The red lines

Usually held up as a beacon for freedom of speech in a region where freedom comes at a preciously high price, Lebanon is today in the spotlight on account of score-settling between a Christian Lebanese family polarised by political differences and a government that some say has shown itself all too willing to repress free speech.

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By  Massoud Derhally Published  October 6, 2002

|~||~||~|Usually held up as a beacon for freedom of speech in a region where freedom comes at a preciously high price, Lebanon is today in the spotlight on account of score-settling between a Christian Lebanese family polarised by political differences and a government that some say has shown itself all too willing to repress free speech.

On Sept. 4, 2002 Lebanese security forces station raided Murr television, or MTV after the Publications Court had ruled it had violated Article 68, which bans electoral publicity. MTV, which is owned by a newly elected opposition parliamentarian, Gabriel Murr, was accused of broadcasting footage to influence the election in his favour, harming relations with Syria, and undermining the dignity of the Lebanese president. The raid and closure provoked an outcry that has caused rifts within the government.

All of this took place because Gabriel Murr won the Metn by-elections and defeated his niece, Mirna Murr, the sister of Interior Minister Elias Murr, who is married to the daughter of President Emile Lahoud. You might say, so what? Some observers might say this is Lebanon; a country with open wounds left by 15-years of civil war, which have yet to heal. Others however, like Michael Young, a Lebanese political analyst and columnist in the Daily Star, says, “Everything about this episode is very local, very parochial. I think the MTV station is linked to a by-election in the Metn district and the sordid politicking surrounding it.” To many, the by-elections in which Gabriel Murr emerged victorious were a referendum on what some consider as Syria’s domination of Lebanon.

After the election, MTV went off the air after security forces surrounded the building that houses the station and then raided its offices. Employees and supporters gathered outside the TV building in Beirut’s neighbourhood of Ashrafiyeh, but their efforts amounted to little more than a denunciation of the closure decision.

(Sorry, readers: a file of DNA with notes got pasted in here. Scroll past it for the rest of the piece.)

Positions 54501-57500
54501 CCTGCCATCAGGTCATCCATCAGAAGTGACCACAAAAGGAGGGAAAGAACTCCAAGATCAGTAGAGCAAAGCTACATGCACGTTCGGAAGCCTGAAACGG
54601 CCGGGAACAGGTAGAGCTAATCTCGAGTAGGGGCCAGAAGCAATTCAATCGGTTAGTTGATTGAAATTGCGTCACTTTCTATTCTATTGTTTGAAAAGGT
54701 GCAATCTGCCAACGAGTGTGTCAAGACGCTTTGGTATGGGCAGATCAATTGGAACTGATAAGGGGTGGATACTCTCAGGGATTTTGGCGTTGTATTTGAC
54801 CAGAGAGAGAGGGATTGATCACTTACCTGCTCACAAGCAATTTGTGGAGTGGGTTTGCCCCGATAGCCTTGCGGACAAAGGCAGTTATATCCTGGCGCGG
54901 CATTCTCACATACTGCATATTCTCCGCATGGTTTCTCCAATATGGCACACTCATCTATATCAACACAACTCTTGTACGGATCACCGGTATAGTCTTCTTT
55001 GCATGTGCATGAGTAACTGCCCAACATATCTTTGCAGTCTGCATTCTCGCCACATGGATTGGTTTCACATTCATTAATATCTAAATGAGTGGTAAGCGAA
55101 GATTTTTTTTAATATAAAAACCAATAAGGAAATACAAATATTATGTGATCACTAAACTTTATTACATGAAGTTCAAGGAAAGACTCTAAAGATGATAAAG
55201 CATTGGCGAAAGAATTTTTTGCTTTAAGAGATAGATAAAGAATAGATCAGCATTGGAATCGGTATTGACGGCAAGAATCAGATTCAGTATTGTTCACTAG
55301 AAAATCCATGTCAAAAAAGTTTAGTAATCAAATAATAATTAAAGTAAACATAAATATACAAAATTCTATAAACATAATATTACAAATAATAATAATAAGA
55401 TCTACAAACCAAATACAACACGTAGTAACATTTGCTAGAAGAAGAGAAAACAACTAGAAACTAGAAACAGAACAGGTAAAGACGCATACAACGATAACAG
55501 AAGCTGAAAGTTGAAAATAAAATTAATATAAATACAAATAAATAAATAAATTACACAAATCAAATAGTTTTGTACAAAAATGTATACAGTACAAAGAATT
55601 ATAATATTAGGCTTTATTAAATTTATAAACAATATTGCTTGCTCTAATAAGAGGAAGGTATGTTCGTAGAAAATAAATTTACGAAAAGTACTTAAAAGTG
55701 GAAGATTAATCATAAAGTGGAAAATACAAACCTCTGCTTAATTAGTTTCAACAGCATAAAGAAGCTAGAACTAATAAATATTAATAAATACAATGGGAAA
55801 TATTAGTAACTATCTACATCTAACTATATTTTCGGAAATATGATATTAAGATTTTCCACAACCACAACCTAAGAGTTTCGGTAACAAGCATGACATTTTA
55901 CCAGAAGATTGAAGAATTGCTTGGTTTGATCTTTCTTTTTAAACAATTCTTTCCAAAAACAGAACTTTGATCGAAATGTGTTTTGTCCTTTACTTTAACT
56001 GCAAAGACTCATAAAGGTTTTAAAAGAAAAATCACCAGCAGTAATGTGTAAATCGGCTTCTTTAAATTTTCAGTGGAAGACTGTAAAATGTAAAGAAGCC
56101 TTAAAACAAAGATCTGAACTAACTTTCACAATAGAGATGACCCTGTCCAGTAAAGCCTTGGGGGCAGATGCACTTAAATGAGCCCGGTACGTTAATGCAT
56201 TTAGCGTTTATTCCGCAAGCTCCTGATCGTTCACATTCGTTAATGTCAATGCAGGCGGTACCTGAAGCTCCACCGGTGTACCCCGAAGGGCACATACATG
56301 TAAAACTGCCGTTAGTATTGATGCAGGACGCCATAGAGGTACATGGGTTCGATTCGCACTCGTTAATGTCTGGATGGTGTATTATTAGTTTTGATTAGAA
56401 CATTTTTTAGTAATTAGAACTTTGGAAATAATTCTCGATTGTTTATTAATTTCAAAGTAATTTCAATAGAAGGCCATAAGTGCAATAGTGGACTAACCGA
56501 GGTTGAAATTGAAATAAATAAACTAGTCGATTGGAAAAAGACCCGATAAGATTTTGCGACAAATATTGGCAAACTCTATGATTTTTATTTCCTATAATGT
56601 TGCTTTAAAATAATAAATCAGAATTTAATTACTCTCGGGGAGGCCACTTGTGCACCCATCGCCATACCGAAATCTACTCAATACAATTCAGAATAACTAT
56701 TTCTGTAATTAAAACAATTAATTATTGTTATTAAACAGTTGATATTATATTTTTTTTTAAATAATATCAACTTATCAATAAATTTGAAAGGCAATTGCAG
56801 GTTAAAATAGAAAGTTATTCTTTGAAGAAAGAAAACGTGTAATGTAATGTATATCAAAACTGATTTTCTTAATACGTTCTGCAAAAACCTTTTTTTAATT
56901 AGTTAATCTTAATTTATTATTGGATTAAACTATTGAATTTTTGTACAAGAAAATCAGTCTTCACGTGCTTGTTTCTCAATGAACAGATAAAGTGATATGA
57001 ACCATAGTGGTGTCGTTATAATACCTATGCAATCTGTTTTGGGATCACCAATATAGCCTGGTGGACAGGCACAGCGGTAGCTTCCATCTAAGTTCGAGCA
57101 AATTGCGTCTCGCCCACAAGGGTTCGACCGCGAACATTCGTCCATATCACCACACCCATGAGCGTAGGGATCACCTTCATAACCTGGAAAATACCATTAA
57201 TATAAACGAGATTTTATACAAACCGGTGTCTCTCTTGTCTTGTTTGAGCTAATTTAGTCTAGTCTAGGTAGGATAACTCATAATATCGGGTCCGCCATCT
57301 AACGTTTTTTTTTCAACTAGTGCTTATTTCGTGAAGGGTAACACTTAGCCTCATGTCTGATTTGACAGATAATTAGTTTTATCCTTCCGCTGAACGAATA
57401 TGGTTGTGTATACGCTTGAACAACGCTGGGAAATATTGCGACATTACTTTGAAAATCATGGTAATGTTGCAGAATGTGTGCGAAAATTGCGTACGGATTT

Gabriel Murr, owner of MTV, had his own explanation for the clampdown. “It’s because it [MTV] said to everyone ‘Vote, fill out your registration cards, do your duty,’” Murr told Reuters, adding that security forces had told MTV employees to evacuate the station’s headquarters. “It’s a purely political decision. We’ll carry out the order, but this isn’t the measure of things. When this becomes a military state, then we’ll understand,” added Murr.

Naturally, the closure sparked an outcry, with many deeming Lebanon’s judiciary as politicised, accusing it of trying to give a legal rationale for a state crackdown on media freedom. Comments that Ghazi Al Aridi, Lebanon’s minister of information, made in public and to Arabian Business support this view (see box). “The decision is a judicial one and I respect the judiciary but all of us in this country know how things go, and I personally know that the closure of MTV was requested [by some parties] and they succeeded,” Aridi said.
Prominent jurists have echoed the minister’s displeasure, arguing the court verdict was a legal blunder. Veteran politicians charged that the aim of the MTV closure was twofold: to punish Gabriel Murr for defeating his niece Mirna Murr in the Metn by-elections and push Lebanon closer to a police state run by a military government.

Others saw this episode as further evidence of the dwindling level of freedom of speech in Lebanon that could drive people away. “This is a message from the authorities that they can pretty much do what they want if their parochial political interests are at risk,” Michael Young told Reuters. “They’re sending a message that they are willing to intimidate the forces who oppose them. The state is saying this is a legal decision but everybody knows it is a blatant political decision,” he added.

Yet criticism by France and the U.S. of the MTV episode was rejected by Lebanon. A statement issued by the US embassy in Beirut had said: “Legal justification for this action was based primarily on the content of MTV’s programming,” continuing, “This unfortunate incident is at odds with Lebanon’s long history of commitment to freedom of speech and political expression. We believe that Lebanon’s long-term interests are best served by permitting the expression of a multitude of opinions that represent Lebanon’s rich and diverse society.”
Ghazi Al Aridi responded to the closure with a statement saying his country, “is not waiting for lessons by those who terrorise the Arabs and Muslims in the United States.”